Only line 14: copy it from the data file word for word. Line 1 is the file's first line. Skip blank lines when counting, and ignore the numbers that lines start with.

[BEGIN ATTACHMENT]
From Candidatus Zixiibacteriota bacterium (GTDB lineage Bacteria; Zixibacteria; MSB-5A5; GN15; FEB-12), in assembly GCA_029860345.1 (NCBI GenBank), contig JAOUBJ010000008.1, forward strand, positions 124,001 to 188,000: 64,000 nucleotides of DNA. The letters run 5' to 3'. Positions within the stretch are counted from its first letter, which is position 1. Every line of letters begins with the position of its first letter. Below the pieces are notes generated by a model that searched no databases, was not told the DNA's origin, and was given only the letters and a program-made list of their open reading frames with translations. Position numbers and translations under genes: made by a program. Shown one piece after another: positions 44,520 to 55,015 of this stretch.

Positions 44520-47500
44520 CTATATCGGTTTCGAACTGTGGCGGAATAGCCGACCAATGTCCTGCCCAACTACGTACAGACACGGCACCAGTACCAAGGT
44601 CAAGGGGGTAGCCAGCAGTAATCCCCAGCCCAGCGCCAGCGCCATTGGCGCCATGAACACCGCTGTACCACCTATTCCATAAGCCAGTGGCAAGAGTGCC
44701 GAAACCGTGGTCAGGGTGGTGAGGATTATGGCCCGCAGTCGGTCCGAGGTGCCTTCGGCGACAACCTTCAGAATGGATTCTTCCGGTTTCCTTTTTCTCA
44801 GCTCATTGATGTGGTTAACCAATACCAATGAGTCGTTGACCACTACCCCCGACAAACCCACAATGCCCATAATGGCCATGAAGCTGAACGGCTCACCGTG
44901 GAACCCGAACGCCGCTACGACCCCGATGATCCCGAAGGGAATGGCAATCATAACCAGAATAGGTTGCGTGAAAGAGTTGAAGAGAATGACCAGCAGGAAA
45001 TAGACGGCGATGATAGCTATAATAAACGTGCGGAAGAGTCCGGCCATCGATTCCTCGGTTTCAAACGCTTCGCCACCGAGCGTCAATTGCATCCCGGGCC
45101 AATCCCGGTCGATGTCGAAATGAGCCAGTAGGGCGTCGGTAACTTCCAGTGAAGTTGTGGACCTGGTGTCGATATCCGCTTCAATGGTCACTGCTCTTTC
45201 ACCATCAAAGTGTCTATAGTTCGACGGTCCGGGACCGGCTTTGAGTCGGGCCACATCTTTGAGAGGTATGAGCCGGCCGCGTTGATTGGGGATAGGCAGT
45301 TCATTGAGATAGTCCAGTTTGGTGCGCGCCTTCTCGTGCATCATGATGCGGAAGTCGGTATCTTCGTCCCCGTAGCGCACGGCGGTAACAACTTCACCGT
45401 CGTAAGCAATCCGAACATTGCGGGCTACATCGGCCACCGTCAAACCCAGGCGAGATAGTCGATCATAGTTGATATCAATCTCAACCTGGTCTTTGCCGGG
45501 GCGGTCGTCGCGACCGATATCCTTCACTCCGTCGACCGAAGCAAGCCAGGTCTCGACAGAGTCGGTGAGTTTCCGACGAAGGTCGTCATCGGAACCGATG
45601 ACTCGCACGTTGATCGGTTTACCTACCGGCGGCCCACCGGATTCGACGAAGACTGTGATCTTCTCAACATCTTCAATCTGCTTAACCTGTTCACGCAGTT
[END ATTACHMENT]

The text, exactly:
45601 ACTCGCACGTTGATCGGTTTACCTACCGGCGGCCCACCGGATTCGACGAAGACTGTGATCTTCTCAACATCTTCAATCTGCTTAACCTGTTCACGCAGTT